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Md. family still feeling impact from poultry suit

BERLIN — For three long years, farmer Alan Hudson and his wife were the defendants in the pollution lawsuit filed by the Waterkeeper Alliance. Hudson, who works his 100-year-old family farm in Berlin, said the impact on his family has been enormous and long-lasting.

Alan Hudson and his family at a press conference following the verdict in the Perdue pollution lawsuit. (Maximilian Franz/The Daily Record).

“Most time in the morning, you get up and you know how to handle pretty much every situation thrown at you on the farm. Something like’s like they pull the rug out from right underneath you, because you don’t know which way to turn.”

“When it all first started, we felt as if we were vilified, because everybody just assumed that these groups who accuse you of these things are telling the truth,” said Hudson. “And they’re really not, because they have a deeper purpose for doing things. They’ll say anything or do anything they want to make their point come out.”

“Automatically from day one, we were the worst people in the world,” Hudson continued. “We felt very vilified, and, I don’t know, embarrassed, I guess. Everybody assumed we were guilty before anything had ever been heard.”

“We tried to keep it away from the kids, but they hear things in school and all that. Our daughter, we had to end up taking her to a counselor because she worried that we were going to lose the farm and she wouldn’t have any place to stay, no place to live. At the time she was six, and she didn’t need to worry about that.”

“The first year and a half, we struggled pretty hard (with legal bills). Every bill that would come, there was obviously no way in a long time that you could pay. Once Save Farm Families started and everybody started having fundraisers, they have helped us immensely. I don’t know if (the bills) are quite paid in full yet, but the majority has been paid.”

Hudson said the verdict affects how he runs his farm on a daily basis. “You second-guess what you’re doing,” Hudson said. “Normally, you make a decision and that’s what you do. Now there’s somebody looking over your shoulder. You just don’t get up and go to work. You scrutinize every decision you make.”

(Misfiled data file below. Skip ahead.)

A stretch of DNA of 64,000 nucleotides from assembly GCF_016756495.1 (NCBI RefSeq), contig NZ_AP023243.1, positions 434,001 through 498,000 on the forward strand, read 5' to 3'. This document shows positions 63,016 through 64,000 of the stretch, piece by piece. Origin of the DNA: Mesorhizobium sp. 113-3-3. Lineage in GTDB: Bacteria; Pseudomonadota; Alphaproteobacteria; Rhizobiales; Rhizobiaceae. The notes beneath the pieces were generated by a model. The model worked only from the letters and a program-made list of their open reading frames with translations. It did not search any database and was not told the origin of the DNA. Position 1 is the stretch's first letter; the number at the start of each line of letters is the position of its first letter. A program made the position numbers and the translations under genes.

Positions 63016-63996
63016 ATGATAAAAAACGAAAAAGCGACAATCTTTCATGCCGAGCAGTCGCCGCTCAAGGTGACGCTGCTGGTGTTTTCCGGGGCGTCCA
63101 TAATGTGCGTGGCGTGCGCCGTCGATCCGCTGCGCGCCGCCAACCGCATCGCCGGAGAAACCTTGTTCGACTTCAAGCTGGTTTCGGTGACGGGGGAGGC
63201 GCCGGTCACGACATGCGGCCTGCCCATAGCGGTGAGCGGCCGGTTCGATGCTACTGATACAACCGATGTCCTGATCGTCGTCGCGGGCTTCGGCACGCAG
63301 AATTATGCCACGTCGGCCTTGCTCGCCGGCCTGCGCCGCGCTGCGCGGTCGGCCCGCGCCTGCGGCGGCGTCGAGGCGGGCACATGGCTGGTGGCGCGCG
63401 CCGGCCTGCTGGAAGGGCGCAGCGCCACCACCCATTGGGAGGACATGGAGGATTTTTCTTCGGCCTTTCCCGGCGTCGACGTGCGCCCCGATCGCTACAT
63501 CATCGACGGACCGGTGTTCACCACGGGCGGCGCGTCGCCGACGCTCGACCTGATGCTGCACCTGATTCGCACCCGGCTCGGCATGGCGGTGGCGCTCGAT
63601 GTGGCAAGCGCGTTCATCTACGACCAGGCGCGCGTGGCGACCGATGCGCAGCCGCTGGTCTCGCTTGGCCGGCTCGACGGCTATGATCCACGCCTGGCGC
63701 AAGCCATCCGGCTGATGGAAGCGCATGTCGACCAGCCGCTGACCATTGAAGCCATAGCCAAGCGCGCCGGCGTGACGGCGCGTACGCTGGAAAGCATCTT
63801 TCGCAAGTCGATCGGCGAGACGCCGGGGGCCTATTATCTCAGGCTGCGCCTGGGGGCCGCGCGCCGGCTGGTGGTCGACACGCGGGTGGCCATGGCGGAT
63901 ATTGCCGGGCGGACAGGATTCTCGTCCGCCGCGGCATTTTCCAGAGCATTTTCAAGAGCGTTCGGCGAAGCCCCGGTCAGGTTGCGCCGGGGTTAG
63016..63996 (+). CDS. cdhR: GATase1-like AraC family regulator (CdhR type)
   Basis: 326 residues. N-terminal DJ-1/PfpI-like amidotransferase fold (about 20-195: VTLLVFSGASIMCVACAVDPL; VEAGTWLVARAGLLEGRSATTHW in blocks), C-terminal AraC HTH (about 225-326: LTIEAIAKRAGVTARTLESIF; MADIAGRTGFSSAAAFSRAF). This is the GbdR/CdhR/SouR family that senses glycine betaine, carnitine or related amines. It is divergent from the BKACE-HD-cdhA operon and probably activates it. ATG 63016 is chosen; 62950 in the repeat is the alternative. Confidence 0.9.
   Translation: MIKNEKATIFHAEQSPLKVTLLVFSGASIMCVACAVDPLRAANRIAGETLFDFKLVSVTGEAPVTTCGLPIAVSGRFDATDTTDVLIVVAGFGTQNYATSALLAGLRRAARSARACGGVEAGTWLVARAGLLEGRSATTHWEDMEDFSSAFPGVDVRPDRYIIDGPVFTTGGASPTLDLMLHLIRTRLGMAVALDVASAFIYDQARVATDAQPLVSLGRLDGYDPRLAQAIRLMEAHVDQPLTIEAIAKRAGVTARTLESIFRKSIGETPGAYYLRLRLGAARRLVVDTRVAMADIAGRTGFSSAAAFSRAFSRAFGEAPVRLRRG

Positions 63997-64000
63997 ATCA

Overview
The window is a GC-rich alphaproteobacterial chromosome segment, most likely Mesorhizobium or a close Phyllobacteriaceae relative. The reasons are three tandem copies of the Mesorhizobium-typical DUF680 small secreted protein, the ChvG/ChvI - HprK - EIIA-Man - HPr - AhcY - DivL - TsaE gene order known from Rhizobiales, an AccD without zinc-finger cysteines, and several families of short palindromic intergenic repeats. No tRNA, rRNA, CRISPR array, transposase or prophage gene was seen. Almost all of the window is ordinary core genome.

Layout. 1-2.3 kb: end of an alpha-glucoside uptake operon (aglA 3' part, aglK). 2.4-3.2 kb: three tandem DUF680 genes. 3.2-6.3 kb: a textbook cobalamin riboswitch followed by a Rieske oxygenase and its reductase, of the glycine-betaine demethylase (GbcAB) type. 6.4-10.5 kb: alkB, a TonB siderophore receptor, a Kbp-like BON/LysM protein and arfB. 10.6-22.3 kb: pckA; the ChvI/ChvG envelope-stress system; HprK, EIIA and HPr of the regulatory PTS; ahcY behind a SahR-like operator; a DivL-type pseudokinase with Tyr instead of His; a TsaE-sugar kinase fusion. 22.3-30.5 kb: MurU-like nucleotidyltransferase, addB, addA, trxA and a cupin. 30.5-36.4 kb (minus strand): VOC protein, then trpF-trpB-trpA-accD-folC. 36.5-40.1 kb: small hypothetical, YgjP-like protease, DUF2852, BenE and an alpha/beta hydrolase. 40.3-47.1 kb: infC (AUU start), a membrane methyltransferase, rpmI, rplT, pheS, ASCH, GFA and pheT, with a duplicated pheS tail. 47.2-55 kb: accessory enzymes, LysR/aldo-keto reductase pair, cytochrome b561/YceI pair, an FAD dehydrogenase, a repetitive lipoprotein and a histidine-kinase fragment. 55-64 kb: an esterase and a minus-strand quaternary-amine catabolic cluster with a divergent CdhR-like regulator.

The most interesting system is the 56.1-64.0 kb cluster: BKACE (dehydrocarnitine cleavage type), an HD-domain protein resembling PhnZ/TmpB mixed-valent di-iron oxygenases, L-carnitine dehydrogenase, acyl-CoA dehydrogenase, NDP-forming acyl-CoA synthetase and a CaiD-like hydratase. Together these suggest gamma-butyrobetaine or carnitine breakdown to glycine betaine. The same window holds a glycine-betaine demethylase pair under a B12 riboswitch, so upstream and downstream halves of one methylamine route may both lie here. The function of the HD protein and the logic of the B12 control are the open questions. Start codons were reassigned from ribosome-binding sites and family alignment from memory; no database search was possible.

“Farmers are more regulated than most people have any idea,” he said. Hudson said he keeps up with regulations through newsletters from the Maryland Department of Agriculture, among others. “You try to keep up as best you can with what information you have available to you.”

Presently, the Hudson farm is doing “okay. It’s been a rough three years, but I can’t thank everybody enough for the support. I’ve had people from all over the county – Texas, Arkansas, California. Through all of this, I’ve met a lot of nice people.”

“When you lose your hope in people, it really lets you know that there’s a lot of nice people out there. Local and everywhere else. All the fundraisers, some of these people I knew. The fundraisers on the upper shore, there’s a lot of nice people I didn’t know before that I know now. I’ve made a lot of friends.”

Things, however, are not back to normal on the Hudson farm. “No, not by a long shot,” he said. “It will be a long time before things are back to normal. Anytime you have airplanes flying over and cars riding by, well, no offense, but you get tired of seeing your name in the newspaper.”

“In the beginning, in the first six months or a year, they all just assumed we were guilty. And that really hurt. There are two sides to every story.”

“This has really drove a wedge between farmers and environmentalists, because you’re leery. This isn’t the way to reach their goal,” Hudson said.